Thirty-one migrants have been rescued in Mexico after a group of armed and masked gunmen kidnapped them from a bus traveling to the border with Texas over the weekend, Mexican authorities said Wednesday.
Presidential spokesman Jesús Ramírez said in a post on X that the army and national guard helped carry out the rescue operation. He said the migrants were under the care of authorities and undergoing medical examinations.
Mexico’s Interior Secretary Luisa Alcalde also confirmed the rescue, without giving further details about how or where the rescue operation occurred.
Officials did not immediately provide any details about the armed group that carried out the abduction or about the rescued migrants.
The bus carrying 36 people was intercepted near Rio Bravo on Saturday on the highway that connects the border cities of Reynosa and Matamoros, which sits across from Brownsville, Texas, Federal Security Secretary Rosa Icela Rodríguez said earlier Wednesday.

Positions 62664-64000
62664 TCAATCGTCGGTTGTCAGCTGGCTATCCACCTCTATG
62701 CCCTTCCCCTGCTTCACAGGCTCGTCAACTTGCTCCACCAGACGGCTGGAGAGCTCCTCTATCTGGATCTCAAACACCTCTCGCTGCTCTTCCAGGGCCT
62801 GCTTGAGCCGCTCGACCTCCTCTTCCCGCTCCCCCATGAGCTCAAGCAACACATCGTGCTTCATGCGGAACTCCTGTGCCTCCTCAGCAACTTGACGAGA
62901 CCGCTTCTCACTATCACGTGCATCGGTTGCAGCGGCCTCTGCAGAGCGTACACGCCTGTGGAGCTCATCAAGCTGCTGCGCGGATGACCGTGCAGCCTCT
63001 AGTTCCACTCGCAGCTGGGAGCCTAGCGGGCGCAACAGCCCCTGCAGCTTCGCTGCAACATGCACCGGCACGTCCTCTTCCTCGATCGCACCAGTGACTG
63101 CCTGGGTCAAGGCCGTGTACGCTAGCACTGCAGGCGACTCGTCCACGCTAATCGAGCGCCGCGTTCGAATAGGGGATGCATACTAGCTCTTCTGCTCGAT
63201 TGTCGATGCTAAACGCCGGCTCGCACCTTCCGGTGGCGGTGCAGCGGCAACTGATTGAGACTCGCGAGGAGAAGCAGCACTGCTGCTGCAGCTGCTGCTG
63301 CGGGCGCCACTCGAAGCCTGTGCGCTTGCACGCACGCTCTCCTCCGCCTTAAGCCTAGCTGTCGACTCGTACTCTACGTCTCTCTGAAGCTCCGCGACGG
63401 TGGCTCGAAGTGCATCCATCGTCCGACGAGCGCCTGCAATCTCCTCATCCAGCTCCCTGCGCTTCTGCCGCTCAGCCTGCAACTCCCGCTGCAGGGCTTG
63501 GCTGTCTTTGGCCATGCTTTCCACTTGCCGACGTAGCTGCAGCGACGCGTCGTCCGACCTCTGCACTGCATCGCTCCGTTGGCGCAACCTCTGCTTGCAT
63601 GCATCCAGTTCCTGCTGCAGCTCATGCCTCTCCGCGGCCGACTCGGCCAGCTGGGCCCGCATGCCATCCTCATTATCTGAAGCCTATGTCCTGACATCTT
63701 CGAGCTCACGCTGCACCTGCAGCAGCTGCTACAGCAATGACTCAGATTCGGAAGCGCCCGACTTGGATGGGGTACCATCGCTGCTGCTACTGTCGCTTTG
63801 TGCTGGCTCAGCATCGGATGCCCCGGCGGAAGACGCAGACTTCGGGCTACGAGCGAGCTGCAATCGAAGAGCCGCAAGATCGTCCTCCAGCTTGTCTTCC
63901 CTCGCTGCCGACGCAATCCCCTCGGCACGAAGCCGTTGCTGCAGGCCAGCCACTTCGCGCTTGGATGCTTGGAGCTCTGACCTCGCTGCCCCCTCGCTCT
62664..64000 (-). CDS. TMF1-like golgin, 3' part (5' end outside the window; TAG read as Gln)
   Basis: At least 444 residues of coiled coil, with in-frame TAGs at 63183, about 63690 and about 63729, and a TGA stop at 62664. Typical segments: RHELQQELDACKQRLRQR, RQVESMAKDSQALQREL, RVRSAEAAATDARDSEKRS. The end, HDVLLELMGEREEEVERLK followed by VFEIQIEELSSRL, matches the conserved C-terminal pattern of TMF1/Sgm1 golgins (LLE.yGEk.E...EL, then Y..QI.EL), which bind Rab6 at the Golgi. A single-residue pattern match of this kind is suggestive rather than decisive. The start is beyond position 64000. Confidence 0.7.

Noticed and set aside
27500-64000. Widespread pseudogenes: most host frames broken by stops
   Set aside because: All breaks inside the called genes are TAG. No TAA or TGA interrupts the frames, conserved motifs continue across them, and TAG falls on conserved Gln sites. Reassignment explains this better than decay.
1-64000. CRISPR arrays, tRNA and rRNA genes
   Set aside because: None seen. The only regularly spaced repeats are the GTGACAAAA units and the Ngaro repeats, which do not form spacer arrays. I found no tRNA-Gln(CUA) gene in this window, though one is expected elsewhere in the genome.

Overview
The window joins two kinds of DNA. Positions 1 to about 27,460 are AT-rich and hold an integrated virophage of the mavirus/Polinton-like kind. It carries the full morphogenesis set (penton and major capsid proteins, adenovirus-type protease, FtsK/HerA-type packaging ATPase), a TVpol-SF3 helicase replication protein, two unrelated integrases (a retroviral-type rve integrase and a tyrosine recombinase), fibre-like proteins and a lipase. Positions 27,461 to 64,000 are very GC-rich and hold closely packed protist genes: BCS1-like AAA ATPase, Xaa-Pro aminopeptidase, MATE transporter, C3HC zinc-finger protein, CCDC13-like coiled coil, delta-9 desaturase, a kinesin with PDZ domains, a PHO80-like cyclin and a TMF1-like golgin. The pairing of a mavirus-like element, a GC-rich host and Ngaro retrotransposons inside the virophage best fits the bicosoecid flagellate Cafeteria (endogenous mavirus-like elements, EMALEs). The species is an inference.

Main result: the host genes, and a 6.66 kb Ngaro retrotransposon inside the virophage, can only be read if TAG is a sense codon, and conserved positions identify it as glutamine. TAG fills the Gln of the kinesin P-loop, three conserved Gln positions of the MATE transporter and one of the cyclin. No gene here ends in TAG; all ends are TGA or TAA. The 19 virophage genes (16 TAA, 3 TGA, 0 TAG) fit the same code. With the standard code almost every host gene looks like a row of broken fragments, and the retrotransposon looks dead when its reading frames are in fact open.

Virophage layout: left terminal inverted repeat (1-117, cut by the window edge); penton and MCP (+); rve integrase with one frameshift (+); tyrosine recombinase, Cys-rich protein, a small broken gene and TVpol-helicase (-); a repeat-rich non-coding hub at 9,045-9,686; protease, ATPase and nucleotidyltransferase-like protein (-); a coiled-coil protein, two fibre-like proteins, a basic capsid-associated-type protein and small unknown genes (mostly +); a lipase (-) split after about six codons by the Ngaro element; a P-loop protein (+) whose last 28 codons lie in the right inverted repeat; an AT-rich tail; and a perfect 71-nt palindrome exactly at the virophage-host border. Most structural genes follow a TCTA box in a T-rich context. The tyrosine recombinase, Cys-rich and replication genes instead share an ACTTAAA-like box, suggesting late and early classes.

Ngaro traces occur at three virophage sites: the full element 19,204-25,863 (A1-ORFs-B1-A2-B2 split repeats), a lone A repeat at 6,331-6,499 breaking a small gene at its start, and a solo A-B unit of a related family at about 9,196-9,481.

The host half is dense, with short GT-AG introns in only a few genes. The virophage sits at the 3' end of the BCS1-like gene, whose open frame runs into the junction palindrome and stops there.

The armed group forced all the migrants off the bus and abducted 31 of them in five vehicles, Rodríguez said. The abducted migrants were from Ecuador, Colombia, Venezuela, Honduras and Mexico.
The search for the kidnapped migrants included tracking their cell phones, reviewing surveillance video from the bus and an air search of the area via helicopter, Rodríguez said.
Organized crime groups that control the border area regularly kidnap migrants to hold them for ransom, with large abductions previously occurring in Tamaulipas state.
In March 2019, 22 people were taken from a bus and not seen again. The Zetas cartel also massacred 72 Central American migrants who had been taken off buses near San Fernando, Tamaulipas in 2010.
The Associated Press contributed to this report.